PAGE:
I protest. If there is one sentiment predominant over all others, and truly the mind of the people of Charleston, it is that this Convention should proceed! 

The days were shut, locked and guarded by Charleston police. All the citizens could do was wait with the patience of a child on Christmas eve. An afternoon parade by the Vigilant Rifles and the Washington Light Infantry occupied some of the afternoon. They stopped in front of South Carolina Society Hall on Meeting Street, where Mayor Charles Macbeth presented a flag to Captain S. Y. Tipper “sewn by a number of the fair daughters of Carolina.” Capt. Tipper toasted Fort Moultrie:

It is ours by inheritance. It stands upon the sacred soil of Carolina, and the spirit of our patriotic fathers hover about it. Infamy to the mercenaries [Federal troops] that fire the first gun against the children of its revolutionary defenders.     

 The day ended, and no news from the convention. No ordinance yet.

August 20, 1860: Thursday morning, forty-five days after Lincoln’s election.

Nina Glover, in Charleston, wrote to her daughter, Mrs. C. J. Bowen, “The Union is being dissolved in tears. The feeling exhibited was intense; each man, through the day, as he met his neighbor, anxiously asked if the Ordinance had yet passed.”

By mid-morning a large crowd of thousands had gathered on Broad Street in front of St. Andrew’s Hall. The Charleston police guard stood in front of the closed and locked doors. 

st-andrews-hall-1

St. Andrews Hall, 118 Broad Street. Courtesy of Library of Congress

The ordinance, written by Christopher Memminger, was a simple, but direct statement. John Ingliss claimed that it meant: “in the fewest and simplest words possible to be uses … all that is necessary to effect the end proposed and no more.”

 The call of the roll started at 1:07 P.M. and ended at 1:15, with every delegate voting “yea,” a unanimous vote – eight minutes to vote to “dissolve” the Union. From a window at St. Andrew’s a signal was flashed to the crowd. Then, according to Rev. Anthony Toomer Porter:

 A mighty shout arose. It rose higher and higher until it was the roar of a tempest. It spread from end to end of the city, for all were of one mind. No man living could have stood the excitement.

The Mercury had received a draft copy of the ordinance, by 1:20 P.M., five minutes after the vote concluded, the “extra” was on the streets. During the day, tens of thousands of copies of the “extra” were printed.  Perry O’Bryan’s telegraph office wired the news to the rest of the nation.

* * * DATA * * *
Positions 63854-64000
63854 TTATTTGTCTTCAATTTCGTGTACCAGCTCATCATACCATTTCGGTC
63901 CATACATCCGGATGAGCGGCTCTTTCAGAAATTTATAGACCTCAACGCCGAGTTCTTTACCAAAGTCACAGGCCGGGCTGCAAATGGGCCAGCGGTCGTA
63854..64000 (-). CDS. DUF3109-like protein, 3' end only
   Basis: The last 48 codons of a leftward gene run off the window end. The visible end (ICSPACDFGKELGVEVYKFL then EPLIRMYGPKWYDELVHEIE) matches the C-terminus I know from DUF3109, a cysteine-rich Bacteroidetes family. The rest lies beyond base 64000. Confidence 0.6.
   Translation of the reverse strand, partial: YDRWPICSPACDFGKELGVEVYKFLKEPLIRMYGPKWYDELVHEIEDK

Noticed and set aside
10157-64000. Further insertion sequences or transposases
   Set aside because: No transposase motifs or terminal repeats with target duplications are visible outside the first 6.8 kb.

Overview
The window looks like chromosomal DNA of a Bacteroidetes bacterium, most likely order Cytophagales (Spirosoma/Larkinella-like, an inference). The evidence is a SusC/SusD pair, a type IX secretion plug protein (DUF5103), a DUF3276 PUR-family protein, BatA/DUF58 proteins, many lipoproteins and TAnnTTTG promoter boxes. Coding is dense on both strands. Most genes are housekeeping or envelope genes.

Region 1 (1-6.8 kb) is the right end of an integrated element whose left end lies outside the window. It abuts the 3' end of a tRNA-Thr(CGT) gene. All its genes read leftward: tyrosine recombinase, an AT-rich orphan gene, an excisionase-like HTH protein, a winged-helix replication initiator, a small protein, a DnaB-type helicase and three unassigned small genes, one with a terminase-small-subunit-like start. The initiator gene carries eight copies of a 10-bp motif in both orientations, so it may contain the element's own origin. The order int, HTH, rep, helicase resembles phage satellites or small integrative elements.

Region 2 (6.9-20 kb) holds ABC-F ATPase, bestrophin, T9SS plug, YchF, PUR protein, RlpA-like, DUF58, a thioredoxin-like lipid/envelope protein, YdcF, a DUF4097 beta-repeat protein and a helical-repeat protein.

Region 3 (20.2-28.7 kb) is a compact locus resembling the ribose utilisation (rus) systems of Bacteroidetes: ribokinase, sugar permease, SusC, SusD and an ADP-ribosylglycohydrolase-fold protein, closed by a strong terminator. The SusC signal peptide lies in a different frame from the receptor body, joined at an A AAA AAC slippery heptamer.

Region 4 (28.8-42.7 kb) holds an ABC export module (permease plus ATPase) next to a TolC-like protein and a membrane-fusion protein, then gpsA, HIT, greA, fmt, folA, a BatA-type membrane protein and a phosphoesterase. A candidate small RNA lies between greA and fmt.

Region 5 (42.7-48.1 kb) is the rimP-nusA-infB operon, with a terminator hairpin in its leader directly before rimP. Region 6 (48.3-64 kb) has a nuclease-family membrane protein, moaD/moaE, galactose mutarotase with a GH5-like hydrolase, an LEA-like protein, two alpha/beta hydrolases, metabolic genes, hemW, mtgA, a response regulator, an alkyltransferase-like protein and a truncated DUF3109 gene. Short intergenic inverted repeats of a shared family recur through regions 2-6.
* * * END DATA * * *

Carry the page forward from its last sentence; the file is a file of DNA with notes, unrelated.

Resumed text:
dissolved

Upon the signing of the Ordinance, all the church bells in the city began to ring. James Petigru asked a passerby, “Where’s the fire?” The man responded, “Mr. Petigru, there is no fire; those are the joy bells in honor of the passage of the Ordinance of Secession.”

 Petigru responded, “I tell you there is a fire. They have this day set a blazing torch to the temple of constitutional liberty, and please God, we shall have no more peace forever.”    

Across the city, celebrations continued through the day. Elderly men donned the uniforms of their volunteer units and marched, shouting the news to all the neighborhoods. A man in a golden helmet trotted a horse around the city, a copy of the ordinance held aloft. Men gathered around Calhoun’s grave and vowed to “devote their lives, their fortunes, and their sacred honor, to the cause of South Carolina independence.”

The text of the Ordinance:

The State of South Carolina

At a Convention of the People of the State of South Carolina, begun and holden at Columbia on the Seventeenth day of December in the year or our Lord one thousand eight hundred and sixty and thence continued by adjournment to Charleston, and there by divers adjournments to the Twentieth day of December in the same year –

An Ordinance To dissolve the Union between the State of South Carolina and other States united with her under the compact entitled “The Constitution of the United States of America.”

We, the People of the State of South Carolina, in Convention assembled do declare and ordain, and it is hereby declared and ordained, That the Ordinance adopted by us in Convention, on the twenty-third day of May in the year of our Lord One Thousand Seven hundred and eight-eight, whereby the Constitution of the United State of America was ratified, and also all Acts and parts of Acts of the General Assembly of this State, ratifying amendment of the said Constitution, are here by repealed; and that the union now subsisting between South Carolina and other States, under the name of “The United States of America,” is hereby dissolved.

Done at Charleston, the twentieth day of December, in the year of our Lord one thousand eight hundred and sixty.

Jacob Shirmer, a Union man like Petigru, prophetically wrote in his diary:

This is the commencement of the dissolution of the Union that has been the pride and glory of the whole world, and after a few years, we will find the beautiful structure broke up into as many pieces as there are now States, and jealously and discord will be all over the land.